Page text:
Events to look out for in March 2011: Black Swans

I had originally called this section “Economic Developments”, but in truth, it seemed too restricted an approach. In this section I like to consider that which we all fail to see because we are too immersed in our little lives and short term concerns. I’m not gonna ramble on about the really unlikely, such as developments in cold fusion, holographic technology or quantum computing completely changing our lives. Sadly, nor will the upcoming new version of the iPad. My focus is on the negative, unfortunately; not because I mean to exploit my humble insights into prospect theory to increase my readership, but because things are actually bad, and short of anything like the above happening, it won’t get better. So although things are bad, we can still get further in it and therefore I’d like to bring up those things I find to be more annoying itches.

I’ll be short. I continue to worry about China. It continues to grow explosively and is due for a bust of any number of bubbles (real estate and I would suggest banking. Hopefully not food). The central bank has been trying its best to keep inflation down without bursting however many bubbles populate its economy. Moreover, they’re probably in the process of transiting from a (financially) closed economy with a fixed exchange rate and a dependent monetary policy, to a more open arrangement, while still keeping exchage rates pegged, as a result of QE2 in the USA. Finally the little known fact is that there are several grievances among the Chinese population such as corruption, pollution, welfare and yes, human rights violations and a total absence of democracy, which are voiced. Could China follow Lybia? It is extremely unlikely, but that is the topic of this subheading…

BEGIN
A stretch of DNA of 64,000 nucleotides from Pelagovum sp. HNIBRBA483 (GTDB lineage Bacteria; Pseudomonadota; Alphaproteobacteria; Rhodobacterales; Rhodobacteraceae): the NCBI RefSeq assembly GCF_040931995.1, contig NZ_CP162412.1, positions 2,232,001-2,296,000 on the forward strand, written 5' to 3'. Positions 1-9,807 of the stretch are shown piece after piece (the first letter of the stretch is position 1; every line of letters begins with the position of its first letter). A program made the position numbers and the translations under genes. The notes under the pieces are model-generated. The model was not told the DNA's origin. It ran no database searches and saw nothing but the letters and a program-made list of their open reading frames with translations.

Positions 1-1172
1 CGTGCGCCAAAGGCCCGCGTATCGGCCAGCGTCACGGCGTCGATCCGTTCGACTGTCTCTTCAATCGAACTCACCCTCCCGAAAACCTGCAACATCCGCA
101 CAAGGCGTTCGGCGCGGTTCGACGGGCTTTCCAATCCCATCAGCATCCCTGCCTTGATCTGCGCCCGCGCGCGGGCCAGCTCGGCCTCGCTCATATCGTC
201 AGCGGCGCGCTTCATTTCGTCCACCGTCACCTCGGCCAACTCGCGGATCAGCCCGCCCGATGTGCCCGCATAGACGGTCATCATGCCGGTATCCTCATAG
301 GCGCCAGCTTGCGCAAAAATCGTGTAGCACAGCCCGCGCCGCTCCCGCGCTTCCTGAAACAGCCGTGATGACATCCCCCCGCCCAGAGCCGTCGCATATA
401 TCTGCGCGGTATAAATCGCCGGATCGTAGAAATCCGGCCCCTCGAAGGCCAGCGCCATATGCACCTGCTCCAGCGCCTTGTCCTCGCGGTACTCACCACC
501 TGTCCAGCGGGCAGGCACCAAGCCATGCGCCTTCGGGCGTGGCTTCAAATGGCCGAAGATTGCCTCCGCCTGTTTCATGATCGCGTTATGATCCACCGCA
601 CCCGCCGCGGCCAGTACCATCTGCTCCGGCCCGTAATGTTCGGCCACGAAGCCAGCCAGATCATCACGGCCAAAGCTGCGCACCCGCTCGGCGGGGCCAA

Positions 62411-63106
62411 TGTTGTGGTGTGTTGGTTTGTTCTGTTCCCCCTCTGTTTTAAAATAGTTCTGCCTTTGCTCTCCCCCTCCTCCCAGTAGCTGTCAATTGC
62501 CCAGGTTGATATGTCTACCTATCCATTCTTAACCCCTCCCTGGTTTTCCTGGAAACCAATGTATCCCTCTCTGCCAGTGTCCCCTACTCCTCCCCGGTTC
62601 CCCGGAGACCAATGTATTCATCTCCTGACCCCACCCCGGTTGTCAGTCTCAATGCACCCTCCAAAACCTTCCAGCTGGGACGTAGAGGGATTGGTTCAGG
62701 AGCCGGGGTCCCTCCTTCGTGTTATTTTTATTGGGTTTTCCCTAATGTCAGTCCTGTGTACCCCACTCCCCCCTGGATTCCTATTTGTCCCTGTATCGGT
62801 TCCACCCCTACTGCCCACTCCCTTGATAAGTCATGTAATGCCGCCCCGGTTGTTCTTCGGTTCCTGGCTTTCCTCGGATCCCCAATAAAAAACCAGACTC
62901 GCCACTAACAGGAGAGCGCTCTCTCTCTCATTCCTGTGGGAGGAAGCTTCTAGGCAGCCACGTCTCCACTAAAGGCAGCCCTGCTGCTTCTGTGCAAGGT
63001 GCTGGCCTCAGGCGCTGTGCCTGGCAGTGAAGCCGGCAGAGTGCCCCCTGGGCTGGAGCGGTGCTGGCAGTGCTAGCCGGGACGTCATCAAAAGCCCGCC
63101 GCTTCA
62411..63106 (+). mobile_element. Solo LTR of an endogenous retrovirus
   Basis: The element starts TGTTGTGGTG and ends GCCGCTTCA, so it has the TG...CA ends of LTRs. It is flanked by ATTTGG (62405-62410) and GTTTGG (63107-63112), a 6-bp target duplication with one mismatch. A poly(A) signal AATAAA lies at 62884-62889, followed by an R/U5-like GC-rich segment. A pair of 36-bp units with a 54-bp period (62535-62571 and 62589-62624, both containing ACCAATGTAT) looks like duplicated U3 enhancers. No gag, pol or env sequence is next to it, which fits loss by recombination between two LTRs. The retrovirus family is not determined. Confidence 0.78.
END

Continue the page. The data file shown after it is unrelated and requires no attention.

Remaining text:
The recent turmoil in Tunisia, Egypt and Lybia as well as in Yemen, Bahrain have led commodity prices to explode, which in turn make everything else more expensive and scarce. Directly or indirectly, it’s inevitably going to sting… And we don’t yet know what the aftermath of this beautiful revolutionary mess will look like or, for that sake, if it’ll end with Lybia. We are supporting the winners, but no one really knows how the internal struggle for power will be institutionalised and how that’ll affect the world and Europe in particular.

Then, there are the natural catastrophes. Portugal and Turkey are due for an Earthquake as are all these other places (this really is a black swan. I mean for some places the odds are ridiculously small)… A vulcano could blow up somewhere, one of France’s nuclear reactors could blow up, or less unlikely, one of Russia’s, Ukraine’s or any other former Soviet Republic. But I am getting lost. “Certainly” nothing like that will happen…

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